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GitHub, the 'Facebook for programmers,' has quietly built up an enterprise business that accounts for half its $200 ...

October 13,2017 01:07

GitHub may have a reputation as a hub for up-and-coming young coders, but the $2 billion company has a secret user base driving its success: corporations. About half of GitHub's $200 million in annual revenue comes from businesses, according to chief ...and more »


GitHub users watch CEO Chris Wanstrath's keynote at GitHub Universe on Thursday. GitHub
GitHub may have a reputation as a hub for up-and-coming young coders, but the $2 billion company has a secret user base driving its success: corporations.  
About half of GitHub's $200 million in annual revenue comes from businesses, according to chief strategy officer Julio Avalos. And that number is growing as more and more software developers who learned to code on GitHub's site get hired by corporations and encourage their new companies to use GitHub as well. 
The distinction between "enterprise versus consumer is going away," Avalos said.
GitHub offers its core services — project spaces, code libraries, and forums — for free to anyone who wants to create open-source software. But for corporations who are willing to pay for a service it calls GitHub Enterprise, the company offers additional features, including private workspaces, 24-7 support, and more dynamic cloud hosting options.
Julio Avalos, GitHub's chief strategy officer, wants to expand the company's user base by growing the number of programmers in the US. GitHub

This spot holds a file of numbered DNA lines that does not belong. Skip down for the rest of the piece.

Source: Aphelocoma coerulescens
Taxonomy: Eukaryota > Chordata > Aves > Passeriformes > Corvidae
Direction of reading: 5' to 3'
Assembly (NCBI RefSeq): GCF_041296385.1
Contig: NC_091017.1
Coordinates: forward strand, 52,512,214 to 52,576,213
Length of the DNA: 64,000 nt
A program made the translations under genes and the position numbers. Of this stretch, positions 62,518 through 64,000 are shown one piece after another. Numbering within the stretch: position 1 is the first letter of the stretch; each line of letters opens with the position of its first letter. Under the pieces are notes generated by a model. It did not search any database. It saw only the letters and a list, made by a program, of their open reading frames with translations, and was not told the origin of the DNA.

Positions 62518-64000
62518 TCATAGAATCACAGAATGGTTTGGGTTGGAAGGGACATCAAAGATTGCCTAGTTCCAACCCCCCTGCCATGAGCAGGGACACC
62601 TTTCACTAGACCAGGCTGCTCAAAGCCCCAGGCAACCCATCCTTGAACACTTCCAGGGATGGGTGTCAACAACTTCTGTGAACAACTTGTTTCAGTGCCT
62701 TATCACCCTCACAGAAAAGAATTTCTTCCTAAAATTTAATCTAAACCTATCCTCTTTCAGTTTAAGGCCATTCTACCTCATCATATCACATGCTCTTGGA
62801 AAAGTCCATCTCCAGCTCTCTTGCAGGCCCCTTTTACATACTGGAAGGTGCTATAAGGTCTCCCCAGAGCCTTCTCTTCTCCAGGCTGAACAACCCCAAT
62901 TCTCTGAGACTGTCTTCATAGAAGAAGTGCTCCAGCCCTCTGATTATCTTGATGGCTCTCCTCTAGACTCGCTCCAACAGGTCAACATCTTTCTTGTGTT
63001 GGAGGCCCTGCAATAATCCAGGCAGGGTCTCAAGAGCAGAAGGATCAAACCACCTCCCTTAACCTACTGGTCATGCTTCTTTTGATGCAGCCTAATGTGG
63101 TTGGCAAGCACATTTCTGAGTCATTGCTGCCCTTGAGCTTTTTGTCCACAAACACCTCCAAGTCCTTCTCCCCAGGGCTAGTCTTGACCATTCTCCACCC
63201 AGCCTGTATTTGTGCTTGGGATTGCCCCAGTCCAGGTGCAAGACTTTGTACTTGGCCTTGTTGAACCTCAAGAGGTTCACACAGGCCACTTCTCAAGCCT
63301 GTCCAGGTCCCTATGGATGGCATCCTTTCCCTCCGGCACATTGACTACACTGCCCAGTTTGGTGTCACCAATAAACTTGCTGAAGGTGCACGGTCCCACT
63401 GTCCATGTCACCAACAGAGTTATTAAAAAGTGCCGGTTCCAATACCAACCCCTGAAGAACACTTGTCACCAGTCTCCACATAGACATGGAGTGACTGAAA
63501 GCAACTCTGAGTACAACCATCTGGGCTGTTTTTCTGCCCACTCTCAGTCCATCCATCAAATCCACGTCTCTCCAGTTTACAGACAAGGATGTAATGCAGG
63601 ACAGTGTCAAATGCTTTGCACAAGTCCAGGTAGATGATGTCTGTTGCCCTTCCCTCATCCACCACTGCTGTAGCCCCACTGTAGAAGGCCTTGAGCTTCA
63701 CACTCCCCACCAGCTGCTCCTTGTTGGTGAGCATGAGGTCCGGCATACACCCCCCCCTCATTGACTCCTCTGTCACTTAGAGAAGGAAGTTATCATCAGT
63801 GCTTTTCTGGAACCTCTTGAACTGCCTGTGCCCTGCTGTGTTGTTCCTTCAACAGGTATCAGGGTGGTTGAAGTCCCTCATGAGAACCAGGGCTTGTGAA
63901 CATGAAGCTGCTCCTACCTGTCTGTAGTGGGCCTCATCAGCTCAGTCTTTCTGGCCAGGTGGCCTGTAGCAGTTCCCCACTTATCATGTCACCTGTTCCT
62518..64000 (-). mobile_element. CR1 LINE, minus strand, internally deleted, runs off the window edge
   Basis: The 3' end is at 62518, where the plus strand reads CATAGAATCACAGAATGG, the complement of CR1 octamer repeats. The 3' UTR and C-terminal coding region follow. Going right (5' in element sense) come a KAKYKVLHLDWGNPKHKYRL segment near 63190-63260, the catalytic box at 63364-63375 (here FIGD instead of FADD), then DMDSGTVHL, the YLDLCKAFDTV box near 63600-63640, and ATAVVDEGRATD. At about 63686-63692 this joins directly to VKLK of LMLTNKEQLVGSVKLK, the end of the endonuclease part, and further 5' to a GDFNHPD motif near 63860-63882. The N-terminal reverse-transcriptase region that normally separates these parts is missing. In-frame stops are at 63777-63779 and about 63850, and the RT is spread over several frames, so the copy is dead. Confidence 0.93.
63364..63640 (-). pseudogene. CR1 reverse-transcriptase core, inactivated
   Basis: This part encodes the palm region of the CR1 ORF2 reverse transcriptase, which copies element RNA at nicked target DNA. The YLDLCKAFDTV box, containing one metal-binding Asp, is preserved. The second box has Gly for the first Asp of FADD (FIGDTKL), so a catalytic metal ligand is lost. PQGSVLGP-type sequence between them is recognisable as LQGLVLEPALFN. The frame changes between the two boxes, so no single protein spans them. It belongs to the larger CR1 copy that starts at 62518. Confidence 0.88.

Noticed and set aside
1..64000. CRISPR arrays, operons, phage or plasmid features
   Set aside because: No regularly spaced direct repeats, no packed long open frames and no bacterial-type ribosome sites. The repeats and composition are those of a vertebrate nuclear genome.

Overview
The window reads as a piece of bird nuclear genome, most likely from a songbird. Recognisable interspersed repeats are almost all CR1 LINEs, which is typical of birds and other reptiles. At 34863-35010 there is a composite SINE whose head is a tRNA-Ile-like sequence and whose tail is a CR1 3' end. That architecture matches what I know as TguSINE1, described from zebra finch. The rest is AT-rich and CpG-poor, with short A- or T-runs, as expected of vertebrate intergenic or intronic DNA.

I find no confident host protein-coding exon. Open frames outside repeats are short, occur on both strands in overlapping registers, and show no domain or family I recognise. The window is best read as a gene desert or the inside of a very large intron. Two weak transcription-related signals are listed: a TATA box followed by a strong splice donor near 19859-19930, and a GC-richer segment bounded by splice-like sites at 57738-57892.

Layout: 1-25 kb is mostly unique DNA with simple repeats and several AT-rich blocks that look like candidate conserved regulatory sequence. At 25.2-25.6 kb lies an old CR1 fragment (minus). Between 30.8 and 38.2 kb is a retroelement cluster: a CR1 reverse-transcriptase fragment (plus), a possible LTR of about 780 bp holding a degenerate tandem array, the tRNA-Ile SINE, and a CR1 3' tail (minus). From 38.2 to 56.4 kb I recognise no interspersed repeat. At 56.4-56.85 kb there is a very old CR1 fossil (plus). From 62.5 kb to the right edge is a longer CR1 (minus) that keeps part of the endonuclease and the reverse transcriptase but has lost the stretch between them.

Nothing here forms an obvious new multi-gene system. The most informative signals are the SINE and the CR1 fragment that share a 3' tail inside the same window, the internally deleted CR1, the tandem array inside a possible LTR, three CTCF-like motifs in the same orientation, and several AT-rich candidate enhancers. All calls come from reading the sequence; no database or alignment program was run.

The company offers another paid service that allows users to keep their code private. Subscription fees from that service account for the other half of its total revenue.
GitHub first launched its enterprise service as a way to allow companies to store code on their own servers, rather than in GitHub's data centers, Avalos told Business Insider. This spring, GitHub added on an option that allows corporate customers to store their work on the major cloud services, including Amazon Web Services and Microsoft Azure. 
Its enterprise service has proven to be popular. In its recently released user report, the company said 52% of Fortune 50 corporations are GitHub Enterprise customers, as are 45% of those in the Fortune 100. Microsoft and Facebook run the two largest projects on GitHub's site.
The company's enterprise push comes as it is rumored to be preparing for an IPO. With investors likely eager for a growth story, GitHub could be pressed to offer one. 
Avalos sees some opportunities for the company. More than half of the Fortune 100 aren't yet GitHub customers, so there's room for growth there, he said. And he noted that the company has set a major goal of expanding its international reach, particularly to China.
But Avalos acknowledges the company faces some growth challenges ahead.
There are only about 21 million software developers in the world, according to market research firm IDC. GitHub already has 24 million users, although many of them likely aren't actual coders.
Regardless, there just aren't enough software developers globally, Avalos said, adding that GitHub needs to help produce more. He thinks it's GitHub's responsibility to explore ways to reach populations who might not think about computer science as a viable career path for themselves.
GitHub can help, particularly in the US, by "playing a role in education and on-ramping," he said.

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